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Anyone using Cappucino in production? Looks pretty awesome, although a bit slow I found, but not really heard of too many people using it.



Yes, we used it for http://www.akshell.com. Here's a blog post about the experience (in Russian but Google Translate should do a good job): http://habrahabr.ru/post/114749/.

I started translating it to English for http://dailyjs.com but never had the time to finish it. If this comment gets enough votes I'll do it ;)


We are using it for the web version of our Mac and iOS app (store-news-app.com). The web version can be found here:

http://store-news-app.com/web/

Edit: We made this nearly 2 years ago without updating it. It has some flaws now which should be fixed. :/


I'm on a fairly slow (but usually usable) connection, and your site never loaded for me. I waited for 2min and only saw a throbber. Not sure if this is a problem with Cappuccino or your site. (Chrome/OSX)


How slow is your connection?

Cappuccino is a rather big framework and it needs more time to load on the first run than a web app which is not using Cappuccino. But as I mentioned: I haven't touched this little app for years so there may be something wrong with it.


This is a good question. It seems like Cappucino is targeted squarely at Cocoa developers looking to do web development without retooling, just as GWT is targeted toward Java Swing developers looking to do the same thing. This can't be a large target audience. (And I imagine that the few hard-core users would probably be willing (and able) to pay something for it.)

(Haven't we all sort of agreed that the best way to do UI is largely declarative, and then we wire things together with a selector based library? Why go through the pain of having to write code just to describe static UI resources?)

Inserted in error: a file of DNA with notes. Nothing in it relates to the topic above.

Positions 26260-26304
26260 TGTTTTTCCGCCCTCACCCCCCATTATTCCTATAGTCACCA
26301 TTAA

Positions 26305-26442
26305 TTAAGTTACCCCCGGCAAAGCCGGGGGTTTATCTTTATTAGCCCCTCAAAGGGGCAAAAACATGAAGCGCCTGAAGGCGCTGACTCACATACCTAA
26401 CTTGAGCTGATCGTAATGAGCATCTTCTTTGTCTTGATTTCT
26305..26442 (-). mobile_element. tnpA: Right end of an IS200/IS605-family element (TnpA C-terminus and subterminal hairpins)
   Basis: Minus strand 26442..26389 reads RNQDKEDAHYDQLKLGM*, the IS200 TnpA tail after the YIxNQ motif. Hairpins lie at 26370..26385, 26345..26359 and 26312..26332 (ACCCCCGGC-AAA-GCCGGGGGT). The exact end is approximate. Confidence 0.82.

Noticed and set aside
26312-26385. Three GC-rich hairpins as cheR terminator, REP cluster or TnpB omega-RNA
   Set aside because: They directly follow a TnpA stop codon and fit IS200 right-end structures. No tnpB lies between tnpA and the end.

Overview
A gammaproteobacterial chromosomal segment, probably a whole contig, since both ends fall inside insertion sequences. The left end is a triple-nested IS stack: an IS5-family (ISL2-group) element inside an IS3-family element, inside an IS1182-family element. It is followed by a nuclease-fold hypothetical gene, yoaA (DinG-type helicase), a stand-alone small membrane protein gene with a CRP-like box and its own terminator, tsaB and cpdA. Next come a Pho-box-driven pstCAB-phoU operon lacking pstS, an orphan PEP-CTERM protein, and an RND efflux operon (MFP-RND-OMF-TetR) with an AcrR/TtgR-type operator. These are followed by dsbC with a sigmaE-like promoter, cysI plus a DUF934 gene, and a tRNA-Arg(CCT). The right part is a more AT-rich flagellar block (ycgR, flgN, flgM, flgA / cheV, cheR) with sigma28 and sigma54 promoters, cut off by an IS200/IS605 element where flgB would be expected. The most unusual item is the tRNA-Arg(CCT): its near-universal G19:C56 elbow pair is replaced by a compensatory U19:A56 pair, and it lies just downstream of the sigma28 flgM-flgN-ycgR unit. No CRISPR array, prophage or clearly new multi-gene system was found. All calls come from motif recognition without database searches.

Disclaimer: I'm involved with the Cappuccino project

It's more targeted at a specific niche, the far end of the static website -> web application spectrum. So it's not a large audience, but for its target audience it does it exceptionally well.


This is exactly what you do in Interface Builder, although its visual.


Programming with GWT is nothing like swing. Nothing.


Oh really.

I've programmed both. Have you?

Let's see if you can tell which of these snippets is GWT and which is Swing (I've renamed JButton to Button to not make it trivially easy for you):

    Button b = new Button("Click me", new ClickHandler() {
      public void onClick(ClickEvent event) {
        //do something
      }
    });
vs

    Button b = new Button("Click Me");
    b.addActionListener(new ActionListener(){
        void actionPerformed(ActionEvent e){
            //do something
        }
    });


The first is unidiomatic GWT, the latter is swing. I can count the times I've set up a button with a click handler without UIBinder on one hand. So I'll assume based on your post that you always instantiated buttons that way since you never learned how to use GWT beyond how to run the compiler.


The same could probably be said about extjs, too, but you'd find lots of intranet apps written in it -- often replacing predecessors written with Swing or even Tcl/Tk. Another popular approach here seems to be GWT. None of this is exactly "sexy" and blog-worthy, but neither are the POS and CRM apps themselves...

And here I could see some inroads for Cappuccino, if it were targeted in that direction. Lots of companies are making their own business iOS applications, so having browser-based systems with a similar UX and API would be worth it. But to gain enterprise customers, you'd probably need more marketing in that direction and paid support.


We are. Our product is inventory management software for event rental companies. You can see video of the product in action at http://www.rwelephant.com/videos/




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